Perinatal asphyxia occurs late in pregnancy, usually during the days and weeks leading up to delivery, during the delivery itself, or in the first hours or days following birth. For this reason, it is usually not diagnosed during pregnancy. Instead, the doctors treating the baby following birth recognize signs of the condition and diagnose the…
What Are The Symptoms of Perinatal Asphyxia?
Perinatal asphyxia is diagnosed in large part through visual and physical observation of your baby immediately following his birth. A child born with a birth injury that leads to a diagnosis of perinatal asphyxia will appear pale and unresponsive at birth.
A newborn with perinatal asphyxia may also show signs of injury to their organs and may fail to meet expected standards during newborn assessments that are usually conducted immediately after delivery. The initial physical examination of your newborn typically assesses weight, the condition of their skin, and their heart, lungs, organ systems, and reflexes.
Your child’s health care team will also conduct screening tests to detect problems they cannot see during the physical exam. Screening tests and newborn assessments are important because prompt attention and treatment can reduce the effects of many birth injuries, traumas, and disorders. Additionally, the results of these screening exams can lead to other tests that aid the diagnostic process. Diagnosis might also be made by testing your newborn for severe acid levels, an Apgar score of zero to three for longer than five minutes, and the presence of seizure activity.
Overview of an Apgar Score
Your child’s Apgar score is measured using a quick testing method conducted twice—one minute and five minutes after the birth of your baby. Your newborn’s one-minute Apgar score will define how well he tolerated the process of being born. His five-minute Apgar score will define how well your baby is functioning outside of your womb.
The Apgar test is typically administered by a doctor, nurse, or midwife who carefully examines and scores your baby in five key categories. Each category is scored between zero and two. These are the bedside categories and scoring criteria:
- Breathing Effort: This is the single most important Apgar category. Your baby’s heart rate is evaluated with a standard stethoscope. If a newborn is not breathing at birth, his score is zero. If he is breathing slowly or irregularly, his score is one. If he is breathing as expected and cries well, his score is two.
- Reflexes: Your baby’s grimace response defines his response to stimulation like a mild pinch. If your baby shows no reaction, his score is zero. If he only grimaces, his score is one. If his grimace is accompanied by coughing, sneezing, or crying, his score is two.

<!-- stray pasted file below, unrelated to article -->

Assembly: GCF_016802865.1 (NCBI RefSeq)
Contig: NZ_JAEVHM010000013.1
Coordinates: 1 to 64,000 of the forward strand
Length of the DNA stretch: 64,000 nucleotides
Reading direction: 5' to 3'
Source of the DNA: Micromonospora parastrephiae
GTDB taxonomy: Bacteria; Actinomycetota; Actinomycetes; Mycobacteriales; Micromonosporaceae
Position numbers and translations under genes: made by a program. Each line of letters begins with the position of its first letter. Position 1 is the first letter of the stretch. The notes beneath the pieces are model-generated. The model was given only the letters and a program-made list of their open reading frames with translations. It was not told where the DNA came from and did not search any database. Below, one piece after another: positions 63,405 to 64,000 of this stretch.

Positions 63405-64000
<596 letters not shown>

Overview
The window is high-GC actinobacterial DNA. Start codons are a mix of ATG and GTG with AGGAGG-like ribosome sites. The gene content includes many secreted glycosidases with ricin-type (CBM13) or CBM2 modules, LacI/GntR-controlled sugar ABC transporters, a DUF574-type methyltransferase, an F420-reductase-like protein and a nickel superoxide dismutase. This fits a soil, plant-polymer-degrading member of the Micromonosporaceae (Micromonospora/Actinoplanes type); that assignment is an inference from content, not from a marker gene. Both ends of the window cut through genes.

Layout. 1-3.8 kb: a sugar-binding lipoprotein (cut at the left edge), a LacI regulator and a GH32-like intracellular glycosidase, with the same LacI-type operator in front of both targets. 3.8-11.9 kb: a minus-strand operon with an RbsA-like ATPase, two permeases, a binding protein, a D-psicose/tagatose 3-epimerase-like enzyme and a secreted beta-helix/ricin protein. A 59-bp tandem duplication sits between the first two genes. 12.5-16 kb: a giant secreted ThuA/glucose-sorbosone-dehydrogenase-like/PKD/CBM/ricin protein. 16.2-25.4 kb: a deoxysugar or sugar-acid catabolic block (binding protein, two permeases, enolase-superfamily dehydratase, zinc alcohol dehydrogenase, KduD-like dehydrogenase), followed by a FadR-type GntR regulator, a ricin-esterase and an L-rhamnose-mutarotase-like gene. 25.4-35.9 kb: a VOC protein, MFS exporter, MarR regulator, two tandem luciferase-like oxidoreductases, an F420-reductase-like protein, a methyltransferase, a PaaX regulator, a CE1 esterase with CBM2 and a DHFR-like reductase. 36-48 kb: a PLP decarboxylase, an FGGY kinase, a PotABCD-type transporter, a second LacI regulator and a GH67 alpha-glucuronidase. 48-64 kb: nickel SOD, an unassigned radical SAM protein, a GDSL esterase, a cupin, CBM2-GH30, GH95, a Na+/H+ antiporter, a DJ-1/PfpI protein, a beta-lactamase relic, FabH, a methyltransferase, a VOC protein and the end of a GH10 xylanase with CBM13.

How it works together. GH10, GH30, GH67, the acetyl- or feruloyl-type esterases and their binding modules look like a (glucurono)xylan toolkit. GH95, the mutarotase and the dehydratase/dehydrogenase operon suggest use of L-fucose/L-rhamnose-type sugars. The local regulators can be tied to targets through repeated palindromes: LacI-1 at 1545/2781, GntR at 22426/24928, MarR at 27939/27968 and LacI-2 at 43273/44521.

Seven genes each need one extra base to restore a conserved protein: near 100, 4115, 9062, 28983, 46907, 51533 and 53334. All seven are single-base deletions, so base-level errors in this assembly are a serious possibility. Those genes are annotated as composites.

- Skin color: If your newborn’s skin has a pale blue tinge, his score will be zero. If his skin is pink but his extremities are tinged with blue, his score will be one. If his whole body is a healthy shade of pink, his score will be two.
- Heart Rate: If your child does not have a detectable heart rate, his score will be zero. If his heart rate is less than one hundred beats per minute, his score will be one. If his heart rate is greater than the expected hundred beats per minute, his score will be two.
- Muscle Tone: If your newborn has muscles that appear loose and floppy, his score will be zero. If he has limited muscle tone, his score will be one. If he shows active motion, his score will be two.
The Apgar test is an important bedside tool because it will help doctors quickly determine if your child needs help breathing or is having heart trouble. A low score can be caused by a difficult birth and indicate your child’s need for immediate assistance.
How Perinatal Asphyxia Can Be Prevented
When the potential for having a baby born with perinatal asphyxia is detected early enough, certain measures can be taken that might help avoid this condition in your newborn. Preventative treatments might include supplying you with extra amounts of oxygen during labor and prior to the delivery of your son or daughter. Perinatal asphyxia might also be avoided by opting for C-section delivery for your baby, using a mechanical breathing machine, or administering certain medications.
Birth Injury Lawsuit for Perinatal Asphyxia
When perinatal asphyxia is diagnosed in your new baby is cause for alarm and concern. You might be left with a plethora of questions and a longing for answers. An attorney can put you in touch with medical experts who can help you understand how your baby came to be diagnosed with perinatal asphyxia and what it can mean for their future.
You are entitled to answers, your child is entitled to the best medical care available, and you might even be entitled to a monetary award that will allow you to provide them with the medical care and treatments they deserve. Call the Birth Injury Lawyers Group at (800) 222-9529 to schedule a no-cost, no-obligation legal consultation today.
Perinatal asphyxia can lead to severe brain damage and physical challenges for your child. The effects of perinatal asphyxia will vary according to how severe the resulting damage to your child is. Most newborns with perinatal asphyxia will seem ashen, colorless, or pale at birth and might also appear to be limp, flaccid, or lifeless….